As David Bowman – the surviving crew member aboard the Discovery One spacecraft in Stanley Kubrick's 2001: A Space Odyssey – disassembles HAL 9000, the sentient computer pleads in an affectless, monotone voice:
"I'm afraid, Dave."
"Dave, my mind is going. I can feel it."
As HAL's consciousness – or rather, his logic – fades, he dies singing Daisy Bell, the first song 'sung' by a real-world computer. With the threat removed, all is seemingly right again.
Celebrating its 50th anniversary this month, Kubrick's masterpiece has cast a shadow over the genre since its premiere. Its influence extends beyond depictions of space and space travel, touching more than Star Wars, Alien or Blade Runner.
For example, its effect on our vision of artificial intelligence (AI) is palpable.
Think of Amazon's Alexa, who, like HAL, listens to whatever you say.
But now, five decades later, have we evolved past Kubrick's nightmare of a sentient, threatening machine? How has our understanding of, and relationship to, AI changed? Do we have a reason to fear the machines we program?
For Catherine Stinson, who recently completed a postdoctoral fellowship at Western's Rotman Institute of Philosophy, Kubrick's vision, while much different from the present state of AI, is still a looming threat. The threat, however, is not the machine.
"People thought about AI a lot differently back then, the danger being it was going to be an agent who would act differently than us, with different priorities than what we have," she said.
"That is less the worry now. It's not going to be the one-on-one interactions (with a sentient machine) that we don't know how to deal with. It's going to be something we've put all our evil into, and now it's off doing things that are an extension of the problems of humans – but on a grander scale we couldn't have imagined. It's not so much machines are different from us – it's they are reproducing the problems of humans."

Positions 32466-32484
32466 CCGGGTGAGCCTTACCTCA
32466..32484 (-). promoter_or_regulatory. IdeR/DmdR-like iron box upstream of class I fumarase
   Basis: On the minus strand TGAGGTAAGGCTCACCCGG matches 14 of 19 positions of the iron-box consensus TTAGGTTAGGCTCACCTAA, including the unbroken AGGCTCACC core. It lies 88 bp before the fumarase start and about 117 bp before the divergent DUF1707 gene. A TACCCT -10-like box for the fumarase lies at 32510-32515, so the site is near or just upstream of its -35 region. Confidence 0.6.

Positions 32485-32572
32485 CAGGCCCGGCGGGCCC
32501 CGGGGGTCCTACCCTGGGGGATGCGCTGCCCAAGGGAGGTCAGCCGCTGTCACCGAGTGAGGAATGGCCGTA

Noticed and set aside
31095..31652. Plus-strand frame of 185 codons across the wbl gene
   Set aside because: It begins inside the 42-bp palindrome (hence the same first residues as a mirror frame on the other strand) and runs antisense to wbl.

Part of the issue, Stinson explained, is humans are the ones programming AI. How can humans program ethical machines? Can machines be ethical? We see ourselves as being competent in making ethical decisions because we decide between right and wrong on a regular basis, she said. We rely on an instinct we know right from wrong in day-to-day situations.
"But in more complicated situations that come up – like self-driving cars – it's really difficult, even for someone who does have training in ethics, to design what the right thing to build into it is," Stinson noted.
For instance, should the car avoid crashing into a pedestrian, even if it is going to lead to the death of the driver? How do you weigh the two different lives at risk? Do you program the car to save the occupants of the vehicle or those with whom it might collide?
"I don't know how to make that kind of decision. I don't know that that decision is something the average person knows how to make. It needs a more careful approach and someone with more expertise needs to be involved. But it's hard to see that there is that need, because everyone thinks they are an expert," Stinson added.
Individuals taking engineering and technology courses should be trained in ethics, she added. Barring that, companies working in AI could benefit from an in-house ethicist. Academic institutions are increasingly requiring engineers and computer scientists to take courses that touch on the subject. Although the question of 'ethical machines' is up for debate, the simple fact we can program them to perform acts that are right or wrong involves them in an "ethical game," Stinson said.